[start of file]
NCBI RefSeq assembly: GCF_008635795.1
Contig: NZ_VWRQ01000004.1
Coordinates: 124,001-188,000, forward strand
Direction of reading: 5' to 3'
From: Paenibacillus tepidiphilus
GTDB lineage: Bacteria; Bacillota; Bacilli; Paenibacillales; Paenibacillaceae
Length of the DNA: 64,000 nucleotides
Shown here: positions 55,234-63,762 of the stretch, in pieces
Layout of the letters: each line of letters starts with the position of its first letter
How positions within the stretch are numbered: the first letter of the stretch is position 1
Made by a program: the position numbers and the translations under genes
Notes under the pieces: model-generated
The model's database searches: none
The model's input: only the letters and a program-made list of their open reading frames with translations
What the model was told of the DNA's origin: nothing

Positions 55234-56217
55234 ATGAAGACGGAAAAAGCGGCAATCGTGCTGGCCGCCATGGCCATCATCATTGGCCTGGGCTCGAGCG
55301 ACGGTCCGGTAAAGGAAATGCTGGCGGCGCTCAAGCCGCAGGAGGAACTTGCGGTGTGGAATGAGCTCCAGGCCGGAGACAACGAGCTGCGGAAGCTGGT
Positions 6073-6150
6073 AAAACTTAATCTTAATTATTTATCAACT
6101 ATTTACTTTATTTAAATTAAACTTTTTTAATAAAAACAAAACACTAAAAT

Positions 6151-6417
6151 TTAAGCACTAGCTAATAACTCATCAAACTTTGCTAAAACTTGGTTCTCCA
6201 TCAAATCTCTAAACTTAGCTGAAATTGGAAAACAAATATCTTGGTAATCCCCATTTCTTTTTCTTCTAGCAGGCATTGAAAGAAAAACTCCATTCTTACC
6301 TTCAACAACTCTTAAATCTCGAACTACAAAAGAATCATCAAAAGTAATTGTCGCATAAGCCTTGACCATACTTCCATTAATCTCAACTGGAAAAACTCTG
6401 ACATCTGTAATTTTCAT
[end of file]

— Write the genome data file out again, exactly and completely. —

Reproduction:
NCBI RefSeq assembly: GCF_008635795.1
Contig: NZ_VWRQ01000004.1
Coordinates: 124,001-188,000, forward strand
Direction of reading: 5' to 3'
From: Paenibacillus tepidiphilus
GTDB lineage: Bacteria; Bacillota; Bacilli; Paenibacillales; Paenibacillaceae
Length of the DNA: 64,000 nucleotides
Shown here: positions 55,234-63,762 of the stretch, in pieces
Layout of the letters: each line of letters starts with the position of its first letter
How positions within the stretch are numbered: the first letter of the stretch is position 1
Made by a program: the position numbers and the translations under genes
Notes under the pieces: model-generated
The model's database searches: none
The model's input: only the letters and a program-made list of their open reading frames with translations
What the model was told of the DNA's origin: nothing

Positions 55234-56217
55234 ATGAAGACGGAAAAAGCGGCAATCGTGCTGGCCGCCATGGCCATCATCATTGGCCTGGGCTCGAGCG
55301 ACGGTCCGGTAAAGGAAATGCTGGCGGCGCTCAAGCCGCAGGAGGAACTTGCGGTGTGGAATGAGCTCCAGGCCGGAGACAACGAGCTGCGGAAGCTGGT
Positions 6073-6150
6073 AAAACTTAATCTTAATTATTTATCAACT
6101 ATTTACTTTATTTAAATTAAACTTTTTTAATAAAAACAAAACACTAAAAT

Positions 6151-6417
6151 TTAAGCACTAGCTAATAACTCATCAAACTTTGCTAAAACTTGGTTCTCCA
6201 TCAAATCTCTAAACTTAGCTGAAATTGGAAAACAAATATCTTGGTAATCCCCATTTCTTTTTCTTCTAGCAGGCATTGAAAGAAAAACTCCATTCTTACC
6301 TTCAACAACTCTTAAATCTCGAACTACAAAAGAATCATCAAAAGTAATTGTCGCATAAGCCTTGACCATACTTCCATTAATCTCAACTGGAAAAACTCTG
6401 ACATCTGTAATTTTCAT